33 Years And Counting
I really did not need the reminder. But there it was, loud and clear. Of course it was loud, it was my car stereo. I listen to my Apple Music source, which is loaded with over 10,000 songs that I have purchased over the last several decades. And out of those songs, the fact that this particular song came up today, of all days, is more than ironic and coincidental. It is a song that sparked controversy by a controversial artist. It was a song that came out in 1989, the same time I had begun my treatments for Hodgkin’s Lymphoma. In fact, back in those days, radio stations were notorious for overplaying their top songs, and this song was no exception. And I literally heard it, every day, on my way for my treatments, radiation and chemotherapy. Madonna’s “Like A Prayer.”
Today marks the 33rd year, that I took my last dose of chemotherapy, radiation completed prior, for Hodgkin’s Lymphoma. For those that understand, I was staged Nodular Sclerosing, 3b, not the worst stage, but pretty bad. I had completed 30 treatments of a ridiculous amount of radiation that haunts me to this day, and eight cycles (months) of some of the most toxic chemotherapy drugs, most of those drugs no longer used thanks to research and progress. Cancer anniversaries are determined by the individual, some on the diagnosis date, some on the date they are told that they are in remission. I count mine on the date that I finished my treatments.
It is amazing what I have been able to experience over the last thirty three years since. I have lost count on the number of cancer patients and survivors who have come in to my life. I would take on new challenges that I know I never had any original concept about prior to my diagnosis, patient advocacy. I took on a whole different direction in life, of course that was not by choice, and often times, having to fight for rights that I already had, and others that would eventually come. But the most important part of my thirty three years of survivorship, are the two days that I became a Dad.
I did not become a Dad by what some might call “conventional means,” because treatments left me unable to have kids. But the days that both of my daughters were placed in my arms for the first time, produced emotions that occur when a child is born biologically. All I wanted, was to become a Dad. But with cancer survivorship, nothing is certain. Time is not guaranteed. Yet, out of my thirty three years, my daughters have been there for seventeen and nineteen of those years. I got to experience so many things with my daughters, but most of all, I got to watch them grow.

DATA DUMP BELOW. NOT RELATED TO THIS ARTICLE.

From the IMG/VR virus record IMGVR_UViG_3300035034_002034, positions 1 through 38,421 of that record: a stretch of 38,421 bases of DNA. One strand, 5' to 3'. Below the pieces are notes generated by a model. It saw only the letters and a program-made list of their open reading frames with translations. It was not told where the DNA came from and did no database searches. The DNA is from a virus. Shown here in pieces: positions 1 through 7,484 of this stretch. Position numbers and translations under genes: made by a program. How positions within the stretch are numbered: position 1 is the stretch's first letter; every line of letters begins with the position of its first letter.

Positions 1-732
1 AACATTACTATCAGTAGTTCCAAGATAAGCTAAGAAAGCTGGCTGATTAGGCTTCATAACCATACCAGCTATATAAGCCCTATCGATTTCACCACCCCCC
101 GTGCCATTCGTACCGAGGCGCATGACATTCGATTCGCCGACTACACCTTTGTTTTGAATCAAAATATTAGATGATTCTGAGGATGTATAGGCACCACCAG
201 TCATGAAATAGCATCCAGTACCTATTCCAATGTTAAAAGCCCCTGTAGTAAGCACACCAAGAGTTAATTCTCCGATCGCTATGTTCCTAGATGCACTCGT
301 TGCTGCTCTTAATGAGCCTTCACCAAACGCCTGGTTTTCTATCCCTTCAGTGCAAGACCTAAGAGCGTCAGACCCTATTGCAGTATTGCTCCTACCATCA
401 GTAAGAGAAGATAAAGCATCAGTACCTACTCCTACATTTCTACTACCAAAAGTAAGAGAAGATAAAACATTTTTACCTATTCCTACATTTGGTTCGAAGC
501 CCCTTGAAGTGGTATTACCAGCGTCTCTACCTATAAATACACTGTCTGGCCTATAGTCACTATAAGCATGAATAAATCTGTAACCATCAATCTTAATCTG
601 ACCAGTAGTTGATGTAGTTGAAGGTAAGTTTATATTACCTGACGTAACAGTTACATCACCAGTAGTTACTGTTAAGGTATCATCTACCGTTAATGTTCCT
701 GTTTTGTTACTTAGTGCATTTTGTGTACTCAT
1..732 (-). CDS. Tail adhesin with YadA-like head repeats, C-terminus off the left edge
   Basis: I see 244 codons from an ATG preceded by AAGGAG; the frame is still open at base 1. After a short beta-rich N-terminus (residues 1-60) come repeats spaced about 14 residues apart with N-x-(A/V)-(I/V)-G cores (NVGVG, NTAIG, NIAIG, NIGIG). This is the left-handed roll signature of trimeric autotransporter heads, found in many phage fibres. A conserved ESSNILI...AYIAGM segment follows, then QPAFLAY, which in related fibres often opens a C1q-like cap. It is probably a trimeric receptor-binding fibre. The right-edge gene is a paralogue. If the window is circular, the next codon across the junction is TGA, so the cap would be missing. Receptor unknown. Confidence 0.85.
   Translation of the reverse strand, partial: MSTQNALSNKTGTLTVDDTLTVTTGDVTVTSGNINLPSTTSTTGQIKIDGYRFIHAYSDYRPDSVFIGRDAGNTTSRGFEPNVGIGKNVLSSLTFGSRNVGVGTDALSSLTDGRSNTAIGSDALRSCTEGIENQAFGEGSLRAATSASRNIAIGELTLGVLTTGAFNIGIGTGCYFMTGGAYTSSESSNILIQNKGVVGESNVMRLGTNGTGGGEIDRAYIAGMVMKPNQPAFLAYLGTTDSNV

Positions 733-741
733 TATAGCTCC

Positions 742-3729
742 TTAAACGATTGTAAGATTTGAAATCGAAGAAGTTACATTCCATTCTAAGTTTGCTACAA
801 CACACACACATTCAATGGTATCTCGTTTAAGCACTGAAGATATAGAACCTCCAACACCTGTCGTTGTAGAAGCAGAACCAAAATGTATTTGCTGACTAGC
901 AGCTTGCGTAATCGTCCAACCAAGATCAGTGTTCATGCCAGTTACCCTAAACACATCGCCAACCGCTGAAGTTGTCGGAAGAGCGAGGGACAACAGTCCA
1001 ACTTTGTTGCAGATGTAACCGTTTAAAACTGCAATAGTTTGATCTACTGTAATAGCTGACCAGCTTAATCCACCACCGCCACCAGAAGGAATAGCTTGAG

It is hard for many to understand why I just “recognize” this day, and not celebrate it. Believe me, I do not take for granted what my longevity has meant. I know it is a huge accomplishment. But just as there were so many good things to come from my survivorship, so does some bad.
As I mentioned, I went through some pretty bad stuff between the radiation and chemo. Back in 1989/1990 (and before), medicine had no idea what would happen to survivors if they lived long after this magical “5 year mark,” if a patient got to that point. All that mattered, was that a patient got there. With Hodgkin’s Lymphoma being one of the highly treatable cancers, patients would be the first to discover what happened after five years, the hard way. And medicine was not ready for it either.
In 2008, I was diagnosed with a “widow maker” heart blockage, caused by my radiation therapy, requiring an emergency double bypass. The problem, no one was looking for it. Had it not been for my family doctor, on a whim, ordering a test that does not get done normally on a 42 year-old male, I would be dead. Over the years, more would be discovered about the progressive trauma my body had developed. This condition is not reversible.
The other thing that prevents me from celebrating, is the loss. Over the thirty three years, I have known too many who did not survive Hodgkin’s, relapsed – some, several times, and others develop similar late side effects as me. Many, just as I do, are still here, surviving. Others, sadly have passed.
Just this past week, one of my fellow survivors I know, passed away from complications of her Hodgkin’s past.
There is no rhyme or reason for who lives, and who passes. And there is no reason why, given such the high remission rate for Hodgkin’s Lymphoma, that so many should not live long lives, or decide who survives or who does not. This has left me dealing with something known as “survivor’s guilt.” No, I do not feel guilty for surviving cancer. I feel guilty because I do not understand what made my situation different.
In the end, I do not lose sight of what I have gone through, where I am today, and what it took to get here. I do not take for granted of all that I have and what/who means the most to me. I cannot celebrate when so many do not get that chance. But I do recognize that thirty three years ago, I had a choice to make. I made the right one.
And as I do every year on this day, I finish this post with an expression I have shared over and over again. For those battling cancer, “as I travel down the road of remission, I will keep looking in my rear view mirror to make sure that you are still following me. And if you are not there yet, hurry up and get there. It’s a great ride!”